For years, people have observed this phenomenon without giving it a second, or even a first, thought.
Hundreds of less-than-fastidious, coffee sipping scientists have probably glanced at the ring, mumbled something about surface tension and told their lab assistants to clean it up.
But it wasn’t until 1997 that six scientists at the University of Chicago pondered this earthshaking question and published their results in the prestigious international scientific journal Nature for the benefit of all mankind, or at least for those slobs among us who don’t wipe up their spills before they dry.
Here’s what they concluded after producing reams of mathematical calculations, undoubtedly supported by lots of caffeine.
When a coffee puddle finds itself on a flat, level surface, it tends to spread out in all directions. In any given direction, the liquid will stop spreading when it hits a barrier, any slight irregularity in the surface that it can’t cross, such as a microscopic ditch. Depending on where the barriers happen to be, the puddle will take on a certain shape: longer in this direction, shorter in that, like an amoeba.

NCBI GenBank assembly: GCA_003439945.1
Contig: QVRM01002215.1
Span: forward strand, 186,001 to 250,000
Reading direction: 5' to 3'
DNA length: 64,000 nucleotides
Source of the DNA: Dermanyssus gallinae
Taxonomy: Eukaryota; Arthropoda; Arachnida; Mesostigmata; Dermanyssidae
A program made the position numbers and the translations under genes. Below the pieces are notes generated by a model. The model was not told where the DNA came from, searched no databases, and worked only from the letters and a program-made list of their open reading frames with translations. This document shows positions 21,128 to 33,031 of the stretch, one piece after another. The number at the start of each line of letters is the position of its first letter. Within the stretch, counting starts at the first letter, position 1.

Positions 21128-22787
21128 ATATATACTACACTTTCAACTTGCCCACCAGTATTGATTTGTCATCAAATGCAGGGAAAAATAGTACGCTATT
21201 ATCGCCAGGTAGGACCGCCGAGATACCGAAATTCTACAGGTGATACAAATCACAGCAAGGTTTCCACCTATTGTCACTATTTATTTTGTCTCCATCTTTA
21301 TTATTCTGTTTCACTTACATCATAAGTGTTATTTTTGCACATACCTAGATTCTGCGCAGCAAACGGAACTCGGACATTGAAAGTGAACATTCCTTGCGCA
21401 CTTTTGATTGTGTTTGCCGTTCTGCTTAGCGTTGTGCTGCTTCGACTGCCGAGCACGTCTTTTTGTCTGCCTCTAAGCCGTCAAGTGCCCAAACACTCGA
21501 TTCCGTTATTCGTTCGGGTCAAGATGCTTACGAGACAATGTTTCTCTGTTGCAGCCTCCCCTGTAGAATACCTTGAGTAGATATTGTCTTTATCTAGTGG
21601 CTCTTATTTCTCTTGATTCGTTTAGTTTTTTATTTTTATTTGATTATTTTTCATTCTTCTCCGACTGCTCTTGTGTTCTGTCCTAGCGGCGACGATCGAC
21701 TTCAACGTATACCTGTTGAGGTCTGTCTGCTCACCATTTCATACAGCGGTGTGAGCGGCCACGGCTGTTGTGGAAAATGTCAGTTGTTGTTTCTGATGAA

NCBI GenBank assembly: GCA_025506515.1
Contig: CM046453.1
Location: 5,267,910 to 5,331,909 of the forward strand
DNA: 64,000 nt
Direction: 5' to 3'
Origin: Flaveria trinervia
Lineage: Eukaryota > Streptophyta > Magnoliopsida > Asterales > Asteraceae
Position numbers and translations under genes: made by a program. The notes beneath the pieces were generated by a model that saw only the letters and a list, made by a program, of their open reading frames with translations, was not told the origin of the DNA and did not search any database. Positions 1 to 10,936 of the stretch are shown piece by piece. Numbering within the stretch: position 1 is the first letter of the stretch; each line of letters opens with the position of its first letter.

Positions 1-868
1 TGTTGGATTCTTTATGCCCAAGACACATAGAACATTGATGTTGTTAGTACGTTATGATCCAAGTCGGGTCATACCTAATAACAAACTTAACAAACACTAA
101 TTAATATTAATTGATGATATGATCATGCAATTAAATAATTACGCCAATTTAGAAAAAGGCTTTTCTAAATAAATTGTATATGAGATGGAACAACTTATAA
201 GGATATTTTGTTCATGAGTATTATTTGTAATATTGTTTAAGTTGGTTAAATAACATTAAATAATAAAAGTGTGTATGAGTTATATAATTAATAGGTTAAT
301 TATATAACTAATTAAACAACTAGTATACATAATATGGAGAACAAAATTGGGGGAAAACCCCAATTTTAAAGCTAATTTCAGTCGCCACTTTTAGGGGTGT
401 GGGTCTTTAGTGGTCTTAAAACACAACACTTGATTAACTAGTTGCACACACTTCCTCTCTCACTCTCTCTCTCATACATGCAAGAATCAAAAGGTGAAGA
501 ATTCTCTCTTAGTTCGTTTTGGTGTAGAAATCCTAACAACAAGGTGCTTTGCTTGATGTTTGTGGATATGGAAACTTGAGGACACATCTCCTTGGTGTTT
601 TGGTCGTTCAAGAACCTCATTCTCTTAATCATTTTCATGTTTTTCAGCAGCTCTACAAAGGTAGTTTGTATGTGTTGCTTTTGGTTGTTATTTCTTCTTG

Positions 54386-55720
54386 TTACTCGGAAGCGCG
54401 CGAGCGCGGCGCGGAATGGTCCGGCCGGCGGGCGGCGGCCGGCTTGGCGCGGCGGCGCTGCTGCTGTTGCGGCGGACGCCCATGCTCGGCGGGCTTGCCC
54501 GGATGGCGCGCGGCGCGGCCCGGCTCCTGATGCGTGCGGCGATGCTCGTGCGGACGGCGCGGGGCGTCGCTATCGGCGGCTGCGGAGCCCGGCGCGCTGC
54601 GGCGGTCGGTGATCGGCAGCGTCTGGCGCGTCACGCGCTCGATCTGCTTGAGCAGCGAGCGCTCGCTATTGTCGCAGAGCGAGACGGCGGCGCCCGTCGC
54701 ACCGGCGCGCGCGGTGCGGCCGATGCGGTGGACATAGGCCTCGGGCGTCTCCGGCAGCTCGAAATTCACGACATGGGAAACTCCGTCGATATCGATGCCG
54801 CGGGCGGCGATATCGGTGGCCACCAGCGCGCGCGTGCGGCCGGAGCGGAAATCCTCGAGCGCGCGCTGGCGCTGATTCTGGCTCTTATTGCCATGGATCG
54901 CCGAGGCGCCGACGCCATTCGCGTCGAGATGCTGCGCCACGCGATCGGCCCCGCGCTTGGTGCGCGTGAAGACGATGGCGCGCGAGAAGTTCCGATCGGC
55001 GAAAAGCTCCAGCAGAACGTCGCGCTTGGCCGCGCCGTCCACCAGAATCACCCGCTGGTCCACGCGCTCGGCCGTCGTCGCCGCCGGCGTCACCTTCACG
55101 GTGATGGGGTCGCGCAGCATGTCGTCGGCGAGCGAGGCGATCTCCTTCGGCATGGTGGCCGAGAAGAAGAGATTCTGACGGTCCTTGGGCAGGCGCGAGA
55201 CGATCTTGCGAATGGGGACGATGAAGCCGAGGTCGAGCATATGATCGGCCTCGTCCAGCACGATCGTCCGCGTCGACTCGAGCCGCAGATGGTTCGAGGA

As evaporation takes place, the puddle will start to dry first where it’s thinnest: at the edges. That would have the effect of making the puddle shrink, pulling its edges back, but it can’t do that because they’re stuck in the ditches. So as water evaporates from the edges, it has to be replenished from somewhere, and the only place it can come from is the interior of the puddle.
Thus, there’s a movement of water from the interior of the puddle to the edges, where it evaporates. That flow of water carries along with it the microscopic brown particles that give coffee its color. The brown particles then find themselves stranded at the edges when the puddle finally runs out of water.
First, clean your kitchen counter; no grease films allowed. If your countertop is light-colored, spill about a quarter-teaspoon (a milliliter) of coffee, black, no sugar, on it and let it dry overnight. You’ll see the brown ring. If your countertop is dark, the effect is much better if you use salt water. Dissolve about half a teaspoon (a few grams) of table salt in half a cup (250 milliliters) of water and make a few quarter-teaspoon (milliliter) puddles on the counter.
When they’re dry, you’ll see white rings of salt. The salt crystals are coarser than the coffee particles, so the rings will be more irregular.